# Sorting. Objectives Become familiar with the following sorting methods: Insertion Sort Shell Sort...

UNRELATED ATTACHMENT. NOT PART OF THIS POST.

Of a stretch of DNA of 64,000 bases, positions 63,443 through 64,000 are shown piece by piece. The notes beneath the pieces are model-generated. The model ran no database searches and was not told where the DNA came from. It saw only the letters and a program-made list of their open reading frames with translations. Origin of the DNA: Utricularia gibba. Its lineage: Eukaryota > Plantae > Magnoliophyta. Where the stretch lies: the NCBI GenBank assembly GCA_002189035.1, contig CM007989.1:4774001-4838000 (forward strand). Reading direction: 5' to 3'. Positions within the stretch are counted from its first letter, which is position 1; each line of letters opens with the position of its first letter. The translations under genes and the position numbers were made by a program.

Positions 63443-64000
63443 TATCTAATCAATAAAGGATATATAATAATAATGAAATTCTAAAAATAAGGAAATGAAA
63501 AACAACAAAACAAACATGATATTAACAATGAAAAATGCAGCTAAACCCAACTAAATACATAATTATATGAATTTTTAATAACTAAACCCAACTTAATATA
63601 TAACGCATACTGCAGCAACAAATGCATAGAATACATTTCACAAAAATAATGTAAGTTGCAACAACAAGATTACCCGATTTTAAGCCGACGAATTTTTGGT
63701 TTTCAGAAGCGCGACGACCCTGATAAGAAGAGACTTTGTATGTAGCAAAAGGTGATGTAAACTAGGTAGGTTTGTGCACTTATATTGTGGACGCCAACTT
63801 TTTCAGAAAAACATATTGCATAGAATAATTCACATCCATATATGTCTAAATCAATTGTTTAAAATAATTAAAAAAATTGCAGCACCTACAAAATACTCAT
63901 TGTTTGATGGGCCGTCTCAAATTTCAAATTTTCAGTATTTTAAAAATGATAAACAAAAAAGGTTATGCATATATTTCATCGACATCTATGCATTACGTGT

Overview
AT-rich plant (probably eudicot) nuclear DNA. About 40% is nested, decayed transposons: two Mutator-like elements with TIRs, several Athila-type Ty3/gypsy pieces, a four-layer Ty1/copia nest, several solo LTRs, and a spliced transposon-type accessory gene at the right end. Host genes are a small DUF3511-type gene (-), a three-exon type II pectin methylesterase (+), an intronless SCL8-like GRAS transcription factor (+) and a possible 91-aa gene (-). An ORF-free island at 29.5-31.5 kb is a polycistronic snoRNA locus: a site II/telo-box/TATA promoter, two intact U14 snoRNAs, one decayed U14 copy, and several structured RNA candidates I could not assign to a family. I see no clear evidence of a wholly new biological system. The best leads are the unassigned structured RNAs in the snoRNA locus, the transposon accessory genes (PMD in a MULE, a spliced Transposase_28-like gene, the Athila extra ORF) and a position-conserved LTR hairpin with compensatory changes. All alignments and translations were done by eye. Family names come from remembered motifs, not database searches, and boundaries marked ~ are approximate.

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Sorting Slide 2 Objectives Become familiar with the following sorting methods: Insertion Sort Shell Sort Selection Sort Bubble Sort Quick Sort Heap Sort Merge Sort more Slide 3 Introduction One of the most common applications in computer science is sorting, the process through which data are arranged according to their values. If data were not ordered in some way, we would spend an incredible amount of time trying to find the correct information. Slide 4 Introduction To appreciate this, imagine trying to find someones number in the telephone book if the names were not sorted in some way! Slide 5 General Sorting Concepts Sorts are generally classified as either internal or external. An internal sort is a sort in which all of the data is held in primary memory during the sorting process. An external sort uses primary memory for the data currently being sorted and secondary storage for any data that will not fit in primary memory. Slide 6 General Sorting Concepts For example, a file of 20,000 records may be sorted using an array that holds only 1000 records. Therefore only 1000 records are in primary memory at any given time. The other 19,000 records are stored in secondary storage. Slide 7 Sort Order Data may be sorted in either ascending or descending order. The sort order identifies the sequence of sorted data, ascending or descending. If the order of the sort is not specified, it is assumed to be ascending. Slide 8 Sort Stability Sort stability is an attribute of a sort indicating that data elements with equal keys maintain their relative input order in the output. Consider the following example. Slide 9 Sort Stability Note the unsorted data in (a). If we use a stable sort, items with equal keys are guaranteed to be sorted in the same order as they appear in the unsorted data. Slide 10 Sort Stability If, however, we use an unstable sort, data with equal keys can be sorted in any order (i.e., not necessarily in the same order as they appeared in the unsorted data). Slide 11 Sort Efficiency Sort efficiency is a measure of the relative efficiency of a sort. It is usually an estimate of the number of comparisons and moves required to order an unordered list. Slide 12 Passes During the sorting process, the data is traversed many times. Each traversal of the data is referred to as a sort pass. Depending on the algorithm, the sort pass may traverse the whole list or just a section of the list. The sort pass may also include the placement of one or more elements into the sorted list. Slide 13 Types of Sorts We now discuss several sorting methods: Insertion Sort Shell Sort Selection Sort Bubble Sort Quick Sort Heap Sort Merge Sort Slide 14 Insertion Sort In each pass of an insertion sort, one or more pieces of data are inserted into their correct location in an ordered list (just as a card player picks up cards and places them in his hand in order). Slide 15 Insertion Sort In the insertion sort, the list is divided into 2 parts: Sorted Unsorted In each pass, the first element of the unsorted sublist is transferred to the sorted sublist by inserting it at the appropriate place. If we have a list of n elements, it will take, at most, n-1, passes to sort the data. Slide 16 Insertion Sort We can visualize this type of sort with the above figure. The first part of the list is the sorted portion which is separated by a conceptual wall from the unsorted portion of the list. Slide 17 Insertion Sort Here we start with an unsorted list. We leave the first data element alone and will start with the 2 nd element of the list (the 1 st element of the unsorted list). On our first pass, we look at the 2 nd element of the list (the first element of the unsorted list) and place it in our sorted list in order. On our next pass, we look at the 3 rd element of the list (the 1 st element of the unsorted list) and place it in the sorted list in order. We continue in this fashion until the entire list has been sorted. Slide 18 Insertion Sort Example In our first pass, we compare the first 2 values. Because they are out of order, we swap them. Now we look at the next 2 values. Again, they are out of order so we swap them. Since we have swapped those values, we need to compare the previous 2 values to make sure that they are still in order. Since they are out of order, we swap them and then continue on with the next 2 data values. These 2 values are out of order, so we swap them and look at the previous 2 values, etc. Slide 19 Shell Sort Named after its creator, Donald Shell, the shell sort is an improved version of the insertion sort. In the shell sort, a list of N elements is divided into K segments where K is known as the increment. What this means is that instead of comparing adjacent values, we will compare values that are a distance K apart. We will shrink K as we run through our algorithm. Slide 20 Shell Sort Just as in the straight insertion sort, we compare 2 values and swap them if they are out of order. However, in the shell sort we compare values that are a distance K apart. Once we have completed going through the elements in our list with K=5, we decrease K and continue the process. Slide 21 Shell Sort Here we have reduced K to 2. Just as in the insertion sort, if we swap 2 values, we have to go back and compare the previous 2 values to make sure they are still in order. Slide 22 Shell Sort All shell sorts will terminate by running an insertion sort (i.e., K=1). However, using the larger values of K first has helped to sort our list so that the straight insertion sort will run faster. Slide 23 Shell Sort There are many schools of thought on what the increment should be in the shell sort. Also note that just because an increment is optimal on one list, it might not be optimal for another list. Slide 24 Insertion Sort vs. Shell Sort Comparing the Big-O notation (for the average case) we find that: Insertion: O(n 2 ) Shell: O(n 1.25 ) //empirically determined Although this doesnt seem like much of a gain, it makes a big difference as n gets large. Note that in the worst case, the Shell sort has an efficiency of O(n 2 ). However, using a special incrementing technique, this worst case can be reduced to O(n 1.5 ) Slide 25 Insertion Sort vs. Shell Sort (Average Case) Slide 26 Selection Sort Imagine some data that you can examine all at once. To sort it, you could select the smallest element and put it in its place, select the next smallest and put it in its place, etc. For a card player, this process is analogous to looking at an entire hand of cards and ordering them by selecting cards one at a time and placing them in their proper order. Slide 27 Selection Sort The selection sort follows this idea. Given a list of data to be sorted, we simply select the smallest item and place it in a sorted list. We then repeat these steps until the list is sorted. Slide 28 Selection Sort In the selection sort, the list at any moment is divided into 2 sublists, sorted and unsorted, separated by a conceptual wall. We select the smallest element from the unsorted sublist and exchange it with the element at the beginning of the unsorted data. After each selection and exchange, the wall between the 2 sublists moves increasing the number of sorted elements and decreasing the number of unsorted elements. Slide 29 Selection Sort We start with an unsorted list. We search this list for the smallest element. We then exchange the smallest element (8) with the first element in the unsorted list (23). Again, we search the unsorted list for the smallest element. We then exchange the smallest element (23) with the first element in the unsorted list (78). This process continues until the list is fully sorted. Slide 30 Bubble Sort In the bubble sort, the list at any moment is divided into 2 sublists, sorted and unsorted. The smallest element is bubbled from the unsorted sublist to the sorted sublist. Slide 31 Bubble Sort 237845 85632 56 We start with 32 and compare it with 56. Because 32 is less than 56, we swap the two and step down one element. We then compare 32 and 8. Because 32 is not less than 8, we do not swap these elements. We step down one element and compare 45 and 8. They are out of sequence, so we swap them and step down again. 845 We step down again and compare 8 with 78. These two elements are swapped. 878 Finally, 8 is compared with 23 and swapped. We then continue this process back with 56 823 1 Pass of the Bubble Sort Slide 32 Quick Sort In the bubble sort, consecutive items are compared and possibly exchanged on each pass through the list. This means that many exchanges may be needed to move an element to its correct position. Quick sort is more efficient than bubble sort because a typical exchange involves elements that are far apart, so fewer exchanges are required to correctly position an element. Slide 33 Idea of Quick Sort 1) Select: pick an element 2) Divide: rearrange elements so that x goes to its final position E 3) Recurse and Conquer: recursively sort Slide 34 Quick Sort Each iteration of the quick sort selects an element, known as the pivot, and divides the list into 3 groups: Elements whose keys are less than (or equal to) the pivots key. The pivot element Elements whose keys are greater than (or equal to) the pivots key. Slide 35 Quick Sort The sorting then continues by quick sorting the left partition followed by quick sorting the right partition. The basic algorithm is as follows: Slide 36 Quick Sort 1) Partitioning Step: Take an element in the unsorted array and determine its final location in the sorted array. This occurs when all values to the left of the element in the array are less than (or equal to) the element, and all values to the right of the element are greater than (or equal to) the element. We now have 1 element in its proper location and two unsorted subarrays. 2) Recursive Step: Perform step 1 on each unsorted subarray. Slide 37 Quick Sort Each time step 1 is performed on a subarray, another element is placed in its final location of the sorted array, and two unsorted subarrays are created. When a subarray consists of one element, that subarray is sorted. Therefore that element is in its final location. Slide 38 Quick Sort There are several partitioning strategies used in practice (i.e., several versions of quick sort), but the one we are about to describe is known to work well. For simplicity we will choose the last element to be the pivot element. We could also chose a different pivot element and swap it with the last element in the array. Slide 39 Quick Sort Below is the array we would like to sort: 148901151076 Slide 40 Quick Sort The index left starts at the first element and right starts at the next-to-last element. We want to move all the elements smaller than the pivot to the left part of the array and all the elements larger than the pivot to the right part. 148901151076 leftright Slide 41 Quick Sort We move left to the right, skipping over elements that are smaller than the pivot. 148901151076 leftright Slide 42 Quick Sort We then move right to the left, skipping over elements that are greater than the pivot. When left and right have stopped, left is on an element greater than (or equal to) the pivot and right is on an element smaller than (or equal to) the pivot. 148901151076 leftright Slide 43 Quick Sort If left is to the left of right (or if left = right), those elements are swapped. 148901151076 leftright 145901181076 leftright Slide 44 Quick Sort The effect is to push a large element to the right and a small element to the left. We then repeat the process until left and right cross. Slide 45 Quick Sort 145901181076 leftright 145901181076 leftright 145091181076 leftright Slide 46 Quick Sort 145091181076 leftright 145091181076 rightleft Slide 47 Quick Sort At this point, left and right have crossed so no swap is performed. The final part of the partitioning is to swap the pivot element with left. 145091181076 rightleft 145061181079 rightleft Slide 48 Quick Sort Note that all elements to the left of the pivot are less than (or equal to) the pivot and all elements to the right of the pivot are greater than (or equal to) the pivot. Hence, the pivot element has been placed in its final sorted position. 145061181079 rightleft Slide 49 Quick Sort We now repeat the process using the sub-arrays to the left and right of the pivot. 145061181079 14501181079 Slide 50 Analysis of quicksort best case Suppose each partition operation divides the array almost exactly in half Then the depth of the recursion in log 2 n Because that s how many times we can halve n However, there are many recursions at each level! How can we figure this out? We note that Each partition is linear over its subarray All the partitions at one level cover the array Slide 51 Partitioning at various levels Slide 52 Best case II We cut the array size in half each time So the depth of the recursion in log 2 n At each level of the recursion, all the partitions at that level do work that is linear in n O(log 2 n) * O(n) = O(n log 2 n) What about the worst case? Slide 53 Worst case In the worst case, partitioning always divides the size n array into these three parts: A length one part, containing the pivot itself A length zero part, and A length n-1 part, containing everything else We don t recur on the zero-length part Recurring on the length n-1 part requires (in the worst case) recurring to depth n-1 Slide 54 Worst case partitioning Slide 55 Worst case for quicksort In the worst case, recursion may be O( n) levels deep (for an array of size n ). But the partitioning work done at each level is still O( n). O(n) * O(n) = O(n 2 ) So worst case for Quicksort is O(n 2 ) When does this happen? When the array is sorted to begin with! Slide 56 Typical case for quicksort If the array is sorted to begin with, Quicksort is terrible: O(n 2 ) It is possible to construct other bad cases However, Quicksort is usually O(n log 2 n) The constants are so good that Quicksort is generally the fastest algorithm known Most real-world sorting is done by Quicksort Slide 57 Tweaking Quicksort Almost anything you can try to improve Quicksort will actually slow it down One good tweak is to switch to a different sorting method when the subarrays get small (say, 10 or 12) Quicksort has too much overhead for small array sizes For large arrays, it might be a good idea to check beforehand if the array is already sorted But there is a better tweak than this Slide 58 Randomized Quick-Sort Select the pivot as a random element of the sequence. The expected running time of randomized quick-sort on a sequence of size n is O(n log n). The time spent at a level of the quick-sort tree is O(n) We show that the expected height of the quick-sort tree is O(log n) good vs. bad pivots The probability of a good pivot is 1/2, thus we expect k/2 good pivots out of k pivots After a good pivot the size of each child sequence is at most 3/4 the size of the parent sequence After h pivots, we expect (3/4) h/2 n elements The expected height h of the quick-sort tree is at most: 2 log 4/3 n Slide 59 Median of three Obviously, it doesn t make sense to sort the array in order to find the median to use as a pivot Instead, compare just three elements of our (sub)array the first, the last, and the middle Take the median (middle value) of these three as pivot It s possible (but not easy) to construct cases which will make this technique O(n 2 ) Suppose we rearrange (sort) these three numbers so that the smallest is in the first position, the largest in the last position, and the other in the middle This lets us simplify and speed up the partition loop Slide 60 Final comments Weiss s code shows some additional optimizations on pp. 246-247. Weiss chooses to stop both searches on equality to pivot. This design decision is debatable. Quicksort is the fastest known general sorting algorithm, on average. For optimum speed, the pivot must be chosen carefully. Median of three is a good technique for choosing the pivot. There will be some cases where Quicksort runs in O(n 2 ) time. Slide 61 Quick Sort A couple of notes about quick sort: There are more optimal ways to choose the pivot value (such as the median-of- three method). Also, when the subarrays get small, it becomes more efficient to use the insertion sort as opposed to continued use of quick sort. Slide 62 Bubble Sort vs. Quick Sort If we calculate the Big-O notation we find that (in the average case): Bubble Sort: O(n 2 ) Quick Sort: O(nlog 2 n) (quick-sort runs in time O(n 2 ) in the worst case) Slide 63 Heap Sort Idea: take the items that need to be sorted and insert them into the heap. By calling deleteHeap, we remove the smallest or largest element depending on whether or not we are working with a min- or max-heap, respectively. Hence, the elements are removed in ascending or descending order. Efficiency: O(nlog 2 n) Slide 64 Merge Sort Idea: Take the array you would like to sort and divide it in half to create 2 unsorted subarrays. Next, sort each of the 2 subarrays. Finally, merge the 2 sorted subarrays into 1 sorted array. Efficiency: O(nlog 2 n) Slide 65 Merge Sort Slide 66 Although the merge step produces a sorted array, we have overlooked a very important step. How did we sort the 2 halves before performing the merge step? We used merge sort! Slide 67 Merge Sort By continually calling the merge sort algorithm, we eventually get a subarray of size 1. Since an array with only 1 element is clearly sorted, we can back out and merge 2 arrays of size 1. Slide 68 Merge Sort Slide 69 The basic merging algorithm consists of: 2 input arrays (arrayA and arrayB) An ouput array (arrayC) 3 position holders (indexA, indexB, indexC), which are initially set to the beginning of their respective arrays. Slide 70 Merge Sort The smaller of arrayA[indexA] and arrayB[indexB] is copied into arrayC[indexC] and the appropriate position holders are advanced. When either input list is exhausted, the remainder of the other list is copied into arrayC. Slide 71 Merge Sort 1132426 indexA indexC arrayA 2152738 indexB arrayB arrayC We compare arrayA[indexA] with arrayB[indexB]. Whichever value is smaller is placed into arrayC[indexC]. 1 < 2 so we insert arrayA[indexA] into arrayC[indexC] Slide 72 Merge Sort 1132426 indexA 1 indexC arrayA 2152738 indexB arrayB arrayC 2 < 13 so we insert arrayB[indexB] into arrayC[indexC] Slide 73 Merge Sort 1132426 indexA 12 indexC arrayA 2152738 indexB arrayB arrayC 13 < 15 so we insert arrayA[indexA] into arrayC[indexC] Slide 74 Merge Sort 1132426 indexA 1213 indexC arrayA 2152738 indexB arrayB arrayC 15 < 24 so we insert arrayB[indexB] into arrayC[indexC] Slide 75 Merge Sort 1132426 indexA 121315 indexC arrayA 2152738 indexB arrayB arrayC 24 < 27 so we insert arrayA[indexA] into arrayC[indexC] Slide 76 Merge Sort 1132426 indexA 12131524 indexC arrayA 2152738 indexB arrayB arrayC 26 < 27 so we insert arrayA[indexA] into arrayC[indexC] Slide 77 Merge Sort 1132426 1213152426 indexC arrayA 2152738 indexB arrayB arrayC Since we have exhausted one of the arrays, arrayA, we simply copy the remaining items from the other array, arrayB, into arrayC Slide 78 Merge Sort 1132426 12131524262738 arrayA 2152738 arrayB arrayC Slide 79 Efficiency Summary SortWorst CaseAverage Case InsertionO(n 2 ) ShellO(n 1.5 )O(n 1.25 ) SelectionO(n 2 ) BubbleO(n 2 ) QuickO(n 2 )O(nlog 2 n) HeapO(nlog 2 n) MergeO(nlog 2 n) Slide 80 More Sorting radix sort bucket sort in-place sorting how fast can we sort? Slide 81 Radix Sort Unlike other sorting methods, radix sort considers the structure of the keys Assume keys are represented in a base M number system (M = radix), i.e., if M = 2, the keys are represented in binary Sorting is done by comparing bits in the same position Extension to keys that are alphanumeric strings Slide 82 Radix Exchange Sort Examine bits from left to right: 1. Sort array with respect to leftmost bit 2. Partition array 3.Recursion recursively sort top subarray, ignoring leftmost bit recursively sort bottom subarray, ignoring leftmost bit Time to sort n b-bit numbers: O(b n) Slide 83 Radix Exchange Sort How do we do the sort from the previous page? Same idea as partition in Quicksort. repeat scan top-down to find key starting with 1; scan bottom-up to find key starting with 0; exchange keys; until scan indices cross; Slide 84 Radix Exchange Sort Slide 85 Radix Exchange Sort vs. Quicksort Similarities both partition array both recursively sort sub-arrays Differences Method of partitioning radix exchange divides array based on greater than or less than 2 b-1 quicksort partitions based on greater than or less than some element of the array Time complexity Radix exchange O (bn) Quicksort average case O (n log n) Slide 86 Straight Radix Sort Examines bits from right to left for k := 0 to b-1 sort the array in a stable way, looking only at bit k Note order of these bits after sort. Slide 87 Recall sort in a stable way!!! In a stable sort, the initial relative order of equal keys is unchanged. For example, observe the first step of the sort from the previous page: Note that the relative order of those keys ending with 0 is unchanged, and the same is true for elements ending in 1 Slide 88 The Algorithm is Correct (right?) We show that any two keys are in the correct relative order at the end of the algorithm Given two keys, let k be the leftmost bit-position where they differ At step k the two keys are put in the correct relative order Because of stability, the successive steps do not change the relative order of the two keys Slide 89 For Instance, Consider a sort on an array with these two keys: Slide 90 Radix sorting can be applied to decimal numbers Slide 91 Straight Radix Sort Time Complexity for k = 0 to b - 1 sort the array in a stable way, looking only at bit k Suppose we can perform the stable sort above in O(n) time. The total time complexity would be O(bn ) As you might have guessed, we can perform a stable sort based on the keys k th digit in O(n) time. The method, you ask? Why its Bucket Sort, of course. Slide 92 Bucket Sort BASICS: n numbers Each number {1, 2, 3,... m} Stable Time: O (n + m) For example, m = 3 and our array is: (note that there are two 2s and two 1s) First, we create M buckets Slide 93 Bucket Sort Each element of the array is put in one of the m buckets Slide 94 Bucket Sort Now, pull the elements from the buckets into the array At last, the sorted array (sorted in a stable way): Slide 95 Comparison Sorting Elements are rearranged by comparing values of keys Comparison of keys is interleaved with rearrangements of the order of various pairs of keys as the algorithm progressively moves keys into final sorted order. Comparisons performed at given stage will depend on outcomes of previous comparisons and previous rearrangements of keys. Sorting an array of 3 elements, a, b and c produces 6 or 3! distinct orderings Slide 96 Decision Tree Consider a decision tree that sorts n items. The next slide shows a decision tree for 3 items: a, b, c. Ovals represent comparisons. If < we traverse down a left branch, otherwise a right branch. Slide 97 Decision Tree on 3 Elements a, b, c b< c a< b a